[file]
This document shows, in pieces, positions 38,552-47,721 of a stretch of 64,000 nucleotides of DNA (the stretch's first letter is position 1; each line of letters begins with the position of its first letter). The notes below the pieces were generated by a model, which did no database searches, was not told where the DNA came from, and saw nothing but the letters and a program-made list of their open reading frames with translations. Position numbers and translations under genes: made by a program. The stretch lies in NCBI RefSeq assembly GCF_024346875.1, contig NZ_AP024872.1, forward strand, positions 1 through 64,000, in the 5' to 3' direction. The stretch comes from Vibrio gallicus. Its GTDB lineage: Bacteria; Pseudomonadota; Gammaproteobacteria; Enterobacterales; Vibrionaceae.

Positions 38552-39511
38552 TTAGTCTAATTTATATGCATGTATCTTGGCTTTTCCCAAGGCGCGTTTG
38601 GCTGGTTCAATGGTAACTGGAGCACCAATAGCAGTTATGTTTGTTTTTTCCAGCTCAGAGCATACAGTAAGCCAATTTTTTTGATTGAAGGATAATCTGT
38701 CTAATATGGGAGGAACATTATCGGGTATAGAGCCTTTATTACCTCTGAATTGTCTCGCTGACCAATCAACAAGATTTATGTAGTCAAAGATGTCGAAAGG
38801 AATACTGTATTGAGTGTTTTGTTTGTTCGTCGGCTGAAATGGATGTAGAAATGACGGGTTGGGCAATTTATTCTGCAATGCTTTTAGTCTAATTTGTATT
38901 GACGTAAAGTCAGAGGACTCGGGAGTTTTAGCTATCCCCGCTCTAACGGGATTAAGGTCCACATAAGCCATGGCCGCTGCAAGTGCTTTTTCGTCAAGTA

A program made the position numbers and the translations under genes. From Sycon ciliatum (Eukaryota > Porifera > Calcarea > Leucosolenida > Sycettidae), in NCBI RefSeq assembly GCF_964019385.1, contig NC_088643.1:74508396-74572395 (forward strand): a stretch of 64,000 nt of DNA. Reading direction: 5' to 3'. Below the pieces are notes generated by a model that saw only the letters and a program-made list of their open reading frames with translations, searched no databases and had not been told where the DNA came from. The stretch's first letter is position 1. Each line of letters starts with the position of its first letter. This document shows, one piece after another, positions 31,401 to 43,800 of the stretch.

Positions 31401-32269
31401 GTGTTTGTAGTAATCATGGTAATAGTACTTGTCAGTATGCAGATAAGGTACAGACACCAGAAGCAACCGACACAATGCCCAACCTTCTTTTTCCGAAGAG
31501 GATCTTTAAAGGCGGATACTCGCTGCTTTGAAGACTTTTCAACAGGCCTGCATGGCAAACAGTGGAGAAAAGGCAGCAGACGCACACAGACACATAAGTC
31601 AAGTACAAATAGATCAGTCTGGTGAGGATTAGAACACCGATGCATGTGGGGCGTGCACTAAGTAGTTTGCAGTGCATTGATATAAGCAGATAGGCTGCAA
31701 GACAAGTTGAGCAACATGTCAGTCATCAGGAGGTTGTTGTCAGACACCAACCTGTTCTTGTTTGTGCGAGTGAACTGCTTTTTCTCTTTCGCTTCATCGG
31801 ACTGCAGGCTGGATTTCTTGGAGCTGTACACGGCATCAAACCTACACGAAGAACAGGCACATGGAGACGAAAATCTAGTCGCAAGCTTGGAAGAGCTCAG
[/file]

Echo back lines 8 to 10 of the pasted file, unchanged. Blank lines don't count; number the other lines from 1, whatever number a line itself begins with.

A program made the position numbers and the translations under genes. From Sycon ciliatum (Eukaryota > Porifera > Calcarea > Leucosolenida > Sycettidae), in NCBI RefSeq assembly GCF_964019385.1, contig NC_088643.1:74508396-74572395 (forward strand): a stretch of 64,000 nt of DNA. Reading direction: 5' to 3'. Below the pieces are notes generated by a model that saw only the letters and a program-made list of their open reading frames with translations, searched no databases and had not been told where the DNA came from. The stretch's first letter is position 1. Each line of letters starts with the position of its first letter. This document shows, one piece after another, positions 31,401 to 43,800 of the stretch.

Positions 31401-32269
31401 GTGTTTGTAGTAATCATGGTAATAGTACTTGTCAGTATGCAGATAAGGTACAGACACCAGAAGCAACCGACACAATGCCCAACCTTCTTTTTCCGAAGAG